A student loan is a type of loan designed to help students pay for post-secondary education and the associated fees, such as tuition, books and supplies, and living expenses. As college tuition costs rise every year, many people find themselves wondering how they will be able to pay off their loans,. Here are some common questions that come up when figuring out how student loans will affect your finances and what you can do to prepare yourself.
Are my student loan payments tax deductible?
The interest portion might be, thanks to the student loan interest deduction. The maximum deduction is $2,500 in 2023. You don’t need to itemize to claim this deduction.
To qualify, you must meet a couple requirements:
The student loan on which you’re paying interest must be one that you incurred to pay college expenses when you were at least a half-time student. This requirement excludes part-time adult learners or other nontraditional students.
In addition, you must meet income limits. If your modified adjusted gross income (MAGI) is not more than $75,000, you can claim up to $2,500. The deduction amount is gradually reduced if your MAGI ranges from above $75,000 to less than $90,000. If your MAGI is $90,000 or more, you may not claim the deduction.
If you paid over $600 of interest to a single lender on a qualified student loan during the year, you should receive Form 1098-E from your lender, showing the total amount of interest you paid for the year. If not, contact your lender to request this information.
Can I refinance my student loan?
Generally, the standard repayment option for student loans involves a fixed monthly payment for a 5- to 10-year term. With increasing tuition costs, however, it’s possible you may graduate with student loan payments that are simply unaffordable. Moreover, if you have multiple student loans, you may be required to make several different monthly payments to different loan servicers. Consolidation of your loans may thus make your debt more manageable.
You can consolidate your federally subsidized student loans through a variety of programs. The process pays off your existing loans with a single new loan. Most consolidation programs offer a variety of repayment options. You can choose an extended payment option, a graduated payment option, or (in some cases) an income-sensitive repayment option.
An extended payment option allows the term for repayment to be as long as 30 years. Although this can dramatically lower your monthly payment, it can also dramatically increase the total cost of the loan. The interest rate may be higher, and interest charged on any unpaid principal will continue to accrue for a longer period of time. However, as with all consolidation programs, you can make prepayments against principal at any time without penalty.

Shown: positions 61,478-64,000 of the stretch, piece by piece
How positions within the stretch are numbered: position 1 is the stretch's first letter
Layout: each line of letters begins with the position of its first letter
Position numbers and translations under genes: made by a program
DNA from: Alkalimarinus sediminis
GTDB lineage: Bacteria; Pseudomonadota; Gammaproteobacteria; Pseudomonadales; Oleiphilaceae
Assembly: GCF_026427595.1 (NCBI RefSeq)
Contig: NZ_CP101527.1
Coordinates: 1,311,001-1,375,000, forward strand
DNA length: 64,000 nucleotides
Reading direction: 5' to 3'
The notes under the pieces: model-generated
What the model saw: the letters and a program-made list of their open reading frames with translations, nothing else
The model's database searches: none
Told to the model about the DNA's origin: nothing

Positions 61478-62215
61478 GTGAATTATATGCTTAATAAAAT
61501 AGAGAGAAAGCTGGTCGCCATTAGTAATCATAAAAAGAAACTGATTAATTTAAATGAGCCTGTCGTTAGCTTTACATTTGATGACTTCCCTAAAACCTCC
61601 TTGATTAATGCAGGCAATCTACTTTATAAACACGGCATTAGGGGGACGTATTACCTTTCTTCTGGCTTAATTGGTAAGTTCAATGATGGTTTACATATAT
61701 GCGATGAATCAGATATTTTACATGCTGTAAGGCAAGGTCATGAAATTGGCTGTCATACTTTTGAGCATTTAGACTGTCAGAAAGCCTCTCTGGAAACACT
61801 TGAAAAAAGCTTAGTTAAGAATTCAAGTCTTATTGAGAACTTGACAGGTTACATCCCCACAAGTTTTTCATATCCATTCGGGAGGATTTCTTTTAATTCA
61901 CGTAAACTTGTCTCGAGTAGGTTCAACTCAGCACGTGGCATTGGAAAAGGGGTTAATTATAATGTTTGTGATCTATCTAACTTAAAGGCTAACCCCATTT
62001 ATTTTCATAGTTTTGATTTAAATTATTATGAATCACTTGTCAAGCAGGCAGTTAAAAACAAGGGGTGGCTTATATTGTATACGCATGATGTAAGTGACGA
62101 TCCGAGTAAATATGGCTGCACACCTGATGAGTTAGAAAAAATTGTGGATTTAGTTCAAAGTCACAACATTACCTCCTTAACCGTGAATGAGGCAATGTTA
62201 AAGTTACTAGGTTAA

A graduated payment option starts off with lower monthly payments that increase over the term of the loan. Theoretically, as your income increases, you are better able to afford the higher payments.
An income-sensitive repayment option ties your monthly payments to your income level. The higher your income, the higher the required payment. Conversely, if your income drops, the required monthly payments may be reduced. This option requires you to allow the lender access to your federal tax return information.
Of course, you are always free to explore other refinancing options, such as an equity loan or a loan against a retirement plan. However, you should explore carefully the advantages and disadvantages of these options before pursuing any one of them.
How will I ever pay off my student loans?
As the cost of post-secondary education continues to increase and you take on further student loan indebtedness to pay for it, you may feel as if you are leaving the ivory tower with a mortgage on your back. You may be surprised to discover that some or all of your indebtedness can be forgiven if you are employed in certain public-service sectors, teach in teacher-shortage areas, or go into the Peace Corps.
If these choices aren’t available to you, you must find a way to budget for your student loan payments. Review your household income and expenses. Can you reduce your spending on entertainment, luxuries, and discretionary items? If so, you can divert these saved funds toward monthly principal prepayment of your student loans, thus shortening the overall repayment term and saving on interest charges. You are always permitted to prepay the principal of student loans, partially or in full, without penalty.
Would consolidating your loans or refinancing your loans make the payment schedule easier? Check with your current lender to see what options you might have.
Are you in a position to take on a second, part-time job? The income from this job could be used to reduce your student loan indebtedness. Can you devote a tax refund, gift money, or inheritance to principal prepayment? Even infrequent payments of this sort will ultimately reduce your loan balance and save you both time (repaying the debt) and money (the interest on the debt).
Disclosure:The content provided in this publication is for informational purposes only. Nothing stated is to be construed as financial or legal advice. Sterling Group United recommends that you seek the advice of a qualified financial, tax, legal, or other professional if you have questions.